So my only choice was to restore the iPhone to factory settings and from there to restore the phone's settings from a backup. I'm not sure that before beginning the update iTunes bothers to do a backup of your iPhone (if it doesn't, it sure should and I recommend that you do your own backup before letting iTunes do a software update), but in any case it seems I was able to restore from a recent enough backup that I didn't lose much, if anything. Because I'm using over-the-air Exchange synchronization, my most imporant data (Contacts, Calendar, Email) are not synced via iTunes so fortunately there was no risk of losing any of that data.

But even though in the end I lost little to nothing, the whole process of restoring is long and a rather big pain in the butt. So for that reason alone, I highly recommend avoiding it at all costs--and that means making sure the USB connection between your machine and your iPhone is not interrupted when you're updating the iPhone's software!

Incidentally, even after restoring from a backup, I had to completely re-do my settings for my Adobe Exchange account (I'm guessing that the certificate for the phone can't be backed up). Also, although my setting for syncing an image directory on the MacBook Pro to the iPhone was still present, the image in the directory (I only have 1 image in that directory) was not on the iPhone until I did another sync and, because I use that image as my Wallpaper, I had to reset my Wallpaper after I synced the image back to the iPhone.

Fixing Inverted Caps Lock on VMWare Fusion, Parallels, or Remote Desktop

UPDATE: although this post was originally written in regards to running Windows in VMWare Fusion, as pointed out by multiple kind people who have commented on this post, this information is also useful for those accessing Windows through means other than VMWare Fusion including Parallels and Remote Desktop. Accordingly, I have changed the title of the post to include Parallels and Remote Desktop.

I use a MacBook Pro and on it I run VMWare Fusion on top of which I run Windows XP. Normally, when Caps Lock is on in the Mac, it's on in the Windows XP instance and when Caps Lock is off in the Mac, it's off in the Windows XP instance. However, from time to time, on the Windows XP instance Caps Lock becomes "inverted"--that is, Caps Lock on the Windows XP instance is reversed from what it is on the Mac. So on the Mac, Caps Lock will be off and on the Windows XP instance, Caps Lock will be on. Or, the Mac Caps Lock will be on--and so will be the light on the Caps Lock key--yet the Windows XP instance Caps Lock will be off.

Okay, now that I've established the problem, I'll go ahead and explain the solution, then for those interested, I'll backtrack into the details.

UPDATE: there is, at least in VMWare Fusion 2.0, a simpler solution than I originally detailed in this blog post (that original solution and my explanation of the cause of the problem are still included below): go to the Virtual Machine menu in VMWare Fusion and choose Send Key ==> Caps Lock. You'll note while you're there that there are a number of other keys you can send as well; I discovered this whole capability tonight while looking around to try to find a way to send the Insert key (Insert had gotten toggled on in Internet Explorer and I wanted to toggle it back off) which I didn't know how to do directly because the MacBook Pro keyboard has no Insert key.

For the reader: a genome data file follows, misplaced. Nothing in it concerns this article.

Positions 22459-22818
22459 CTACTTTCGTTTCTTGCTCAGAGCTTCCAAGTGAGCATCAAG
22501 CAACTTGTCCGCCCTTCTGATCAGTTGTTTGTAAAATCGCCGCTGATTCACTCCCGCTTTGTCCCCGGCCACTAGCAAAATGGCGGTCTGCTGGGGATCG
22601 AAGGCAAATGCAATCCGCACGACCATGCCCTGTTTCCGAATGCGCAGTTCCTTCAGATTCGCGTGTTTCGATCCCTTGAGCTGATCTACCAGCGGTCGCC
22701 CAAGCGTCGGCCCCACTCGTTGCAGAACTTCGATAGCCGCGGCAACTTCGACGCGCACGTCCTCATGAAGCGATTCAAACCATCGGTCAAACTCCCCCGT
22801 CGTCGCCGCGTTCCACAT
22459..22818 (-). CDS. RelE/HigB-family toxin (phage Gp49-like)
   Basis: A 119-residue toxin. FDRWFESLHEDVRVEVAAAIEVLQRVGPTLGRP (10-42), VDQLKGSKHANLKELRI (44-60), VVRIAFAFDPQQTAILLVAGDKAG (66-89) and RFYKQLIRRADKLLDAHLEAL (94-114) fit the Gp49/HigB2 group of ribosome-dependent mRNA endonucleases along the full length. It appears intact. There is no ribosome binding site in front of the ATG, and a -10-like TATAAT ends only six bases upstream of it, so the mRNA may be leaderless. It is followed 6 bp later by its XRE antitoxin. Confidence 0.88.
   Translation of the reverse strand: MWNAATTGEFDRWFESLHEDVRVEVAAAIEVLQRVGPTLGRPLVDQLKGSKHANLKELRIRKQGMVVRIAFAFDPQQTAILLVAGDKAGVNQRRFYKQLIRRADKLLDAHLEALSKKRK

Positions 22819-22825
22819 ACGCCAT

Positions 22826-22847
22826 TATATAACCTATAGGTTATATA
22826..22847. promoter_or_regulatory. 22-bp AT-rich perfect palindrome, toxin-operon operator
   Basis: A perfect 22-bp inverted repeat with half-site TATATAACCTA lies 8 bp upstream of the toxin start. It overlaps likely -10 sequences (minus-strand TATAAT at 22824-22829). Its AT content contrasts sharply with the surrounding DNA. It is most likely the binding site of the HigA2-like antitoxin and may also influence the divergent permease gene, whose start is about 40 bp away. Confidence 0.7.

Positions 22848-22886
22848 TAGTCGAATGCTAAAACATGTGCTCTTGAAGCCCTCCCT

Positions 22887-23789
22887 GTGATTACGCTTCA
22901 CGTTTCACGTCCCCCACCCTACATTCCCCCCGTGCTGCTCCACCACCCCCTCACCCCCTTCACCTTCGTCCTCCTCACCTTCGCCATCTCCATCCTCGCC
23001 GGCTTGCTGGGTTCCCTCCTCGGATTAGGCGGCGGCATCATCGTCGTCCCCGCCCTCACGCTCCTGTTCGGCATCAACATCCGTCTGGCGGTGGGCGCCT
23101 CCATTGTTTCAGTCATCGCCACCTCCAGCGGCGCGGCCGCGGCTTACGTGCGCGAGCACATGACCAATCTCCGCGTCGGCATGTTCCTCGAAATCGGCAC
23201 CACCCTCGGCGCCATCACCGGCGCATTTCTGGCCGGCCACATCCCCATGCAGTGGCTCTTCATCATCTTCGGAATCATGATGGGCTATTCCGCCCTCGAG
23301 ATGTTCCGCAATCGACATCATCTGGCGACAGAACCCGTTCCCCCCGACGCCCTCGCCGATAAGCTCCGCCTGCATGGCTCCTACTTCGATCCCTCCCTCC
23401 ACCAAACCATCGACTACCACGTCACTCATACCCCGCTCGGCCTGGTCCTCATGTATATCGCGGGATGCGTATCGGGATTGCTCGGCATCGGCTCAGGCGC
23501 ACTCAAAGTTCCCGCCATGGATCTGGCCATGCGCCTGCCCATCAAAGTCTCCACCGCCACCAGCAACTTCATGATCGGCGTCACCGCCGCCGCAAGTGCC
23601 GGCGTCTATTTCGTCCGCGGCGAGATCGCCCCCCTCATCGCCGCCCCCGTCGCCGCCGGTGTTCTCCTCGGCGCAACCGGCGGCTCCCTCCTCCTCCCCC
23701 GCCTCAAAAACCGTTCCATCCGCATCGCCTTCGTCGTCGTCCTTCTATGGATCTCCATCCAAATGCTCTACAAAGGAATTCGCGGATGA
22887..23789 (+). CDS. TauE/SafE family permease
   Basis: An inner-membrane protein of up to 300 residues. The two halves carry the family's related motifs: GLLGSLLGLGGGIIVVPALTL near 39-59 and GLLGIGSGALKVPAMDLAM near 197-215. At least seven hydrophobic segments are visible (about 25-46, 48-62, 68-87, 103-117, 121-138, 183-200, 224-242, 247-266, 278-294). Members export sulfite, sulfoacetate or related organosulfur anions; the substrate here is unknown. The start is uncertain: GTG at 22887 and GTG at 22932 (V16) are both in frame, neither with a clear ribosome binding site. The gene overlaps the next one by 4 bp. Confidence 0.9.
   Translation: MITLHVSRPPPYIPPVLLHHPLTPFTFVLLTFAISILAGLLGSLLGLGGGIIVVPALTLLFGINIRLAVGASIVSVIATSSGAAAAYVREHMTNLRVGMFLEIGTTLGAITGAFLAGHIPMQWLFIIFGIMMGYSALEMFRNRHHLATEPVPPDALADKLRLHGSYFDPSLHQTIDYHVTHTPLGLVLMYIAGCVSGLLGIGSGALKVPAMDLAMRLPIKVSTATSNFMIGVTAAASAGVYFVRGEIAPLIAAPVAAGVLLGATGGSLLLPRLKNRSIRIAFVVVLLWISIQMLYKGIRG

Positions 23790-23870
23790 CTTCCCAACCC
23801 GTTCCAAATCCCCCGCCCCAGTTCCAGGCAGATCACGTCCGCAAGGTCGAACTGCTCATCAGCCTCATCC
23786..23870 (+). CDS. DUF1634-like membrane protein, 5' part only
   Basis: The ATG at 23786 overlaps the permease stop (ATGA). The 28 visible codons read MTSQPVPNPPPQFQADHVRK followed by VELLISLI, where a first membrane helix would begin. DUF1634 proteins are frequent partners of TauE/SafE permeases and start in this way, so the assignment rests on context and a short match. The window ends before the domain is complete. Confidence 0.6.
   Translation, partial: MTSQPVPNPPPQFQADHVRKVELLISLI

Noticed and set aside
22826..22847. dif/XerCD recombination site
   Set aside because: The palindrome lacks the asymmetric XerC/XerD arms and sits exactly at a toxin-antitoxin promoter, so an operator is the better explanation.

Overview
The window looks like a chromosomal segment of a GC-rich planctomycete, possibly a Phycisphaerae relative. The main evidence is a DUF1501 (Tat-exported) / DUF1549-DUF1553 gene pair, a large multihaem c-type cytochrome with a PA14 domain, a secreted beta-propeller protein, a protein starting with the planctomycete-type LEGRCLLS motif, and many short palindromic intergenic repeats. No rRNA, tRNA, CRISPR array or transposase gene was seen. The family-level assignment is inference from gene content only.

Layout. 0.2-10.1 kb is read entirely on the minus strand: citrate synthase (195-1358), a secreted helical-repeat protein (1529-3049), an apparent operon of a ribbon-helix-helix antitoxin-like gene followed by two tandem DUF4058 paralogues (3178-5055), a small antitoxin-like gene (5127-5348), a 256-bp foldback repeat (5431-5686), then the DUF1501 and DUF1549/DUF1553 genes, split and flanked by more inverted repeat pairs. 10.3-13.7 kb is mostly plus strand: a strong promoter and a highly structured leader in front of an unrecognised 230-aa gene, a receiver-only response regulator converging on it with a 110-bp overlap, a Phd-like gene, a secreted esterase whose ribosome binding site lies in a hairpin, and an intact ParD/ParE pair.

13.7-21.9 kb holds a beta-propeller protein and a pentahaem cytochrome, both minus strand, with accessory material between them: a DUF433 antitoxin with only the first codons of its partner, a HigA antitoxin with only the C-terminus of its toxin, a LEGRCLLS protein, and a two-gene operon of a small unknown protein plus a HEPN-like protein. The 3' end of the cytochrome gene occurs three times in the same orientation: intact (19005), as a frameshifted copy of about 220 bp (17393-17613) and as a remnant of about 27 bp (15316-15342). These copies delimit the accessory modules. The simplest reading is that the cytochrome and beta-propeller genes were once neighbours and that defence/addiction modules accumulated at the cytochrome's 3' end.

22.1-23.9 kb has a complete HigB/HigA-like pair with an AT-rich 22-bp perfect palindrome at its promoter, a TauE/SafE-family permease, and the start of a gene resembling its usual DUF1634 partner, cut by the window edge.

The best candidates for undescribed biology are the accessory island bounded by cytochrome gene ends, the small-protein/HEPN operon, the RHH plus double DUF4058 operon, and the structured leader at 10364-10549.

UPDATE: as pointed out by Bob in one of the Comments to this entry, another simple solution is to launch the On-screen Keyboard application (generally this can be done by choosing Start ==> All Programs ==> Accessories ==> Accessibility ==> On-screen Keyboard; as noted by DrFooMod2 in a comment below, you can also bring up the On-screen Keyboard by typing "osk" without the quotes in the Windows Run... box) and toggle Caps Lock by clicking on the virtual "lock" button in the application. The On-screen Keyboard application shows--and can change--the state of Caps Lock in the Windows XP instance without any regard to the state of Caps Lock on the Mac itself.

So here is the solution: in the Windows XP instance, open an application that can toggle Caps Lock (didn't know Windows apps could do such a thing? Surprise!) such as Microsoft Word and go into whatever context is required for the app to toggle Caps Lock (in Word, that means typing in a document). Make sure Caps Lock on the Mac is off; this will mean that Caps Lock in the Windows XP instance is on. Start typing normally (that is, as if Caps Lock in the Windows XP instance is off); if you try to type "Hello" what you'll get instead is "hELLO" but as soon as you hit the space bar, the app will "correct" what you typed to "Hello" and toggle the Windows XP instance Caps Lock off--and as a result, Caps Lock will be back in synch between the Mac and the Windows XP instance. :)

Why does this problem happen in the first place? You've probably figured at least part of that out already: when you use an app that can toggle the Windows XP Caps Lock and you have Caps Lock on but type in a way that the app thinks indicates Caps Lock is on unintentionally, it "helps" you by "correcting" what you typed and turning off Caps Lock on the Windows XP instance for you. This isn't necessarily a bad thing--in a standalone Windows XP instance. However, with consideration to the fact that in this case it causes the Windows XP instance to toggle its Caps Lock but doesn't do the same for the Mac such that the Windows XP Caps Lock and the Mac Caps Lock become out of synch, it's not good. And why doesn't the toggling of Caps Lock in the Mac instance cascade up to the Mac anyway? As well as I can tell, Mac applications do not have the ability to toggle Caps Lock on and off (side note: this makes complete sense when you note the difference between what Windows & Mac do when you press the shift key while Caps Lock is on: on Windows, it's sort of a "double negative" type of thing such that the result is a lowercase letter whereas on Mac, the result is still an uppercase letter--so then it wouldn't make sense for the app to toggle Caps Lock) which means that VMWare Fusion can't toggle Caps Lock on the Mac when it is toggled in the Windows instance (now, I'm not even sure that VMWare Fusion can detect Caps Lock being toggled in the Windows instance but if VWWare Fusion can't toggle it on the Mac then really it's a moot point whether or not it can detect it being toggled in the Windows instance).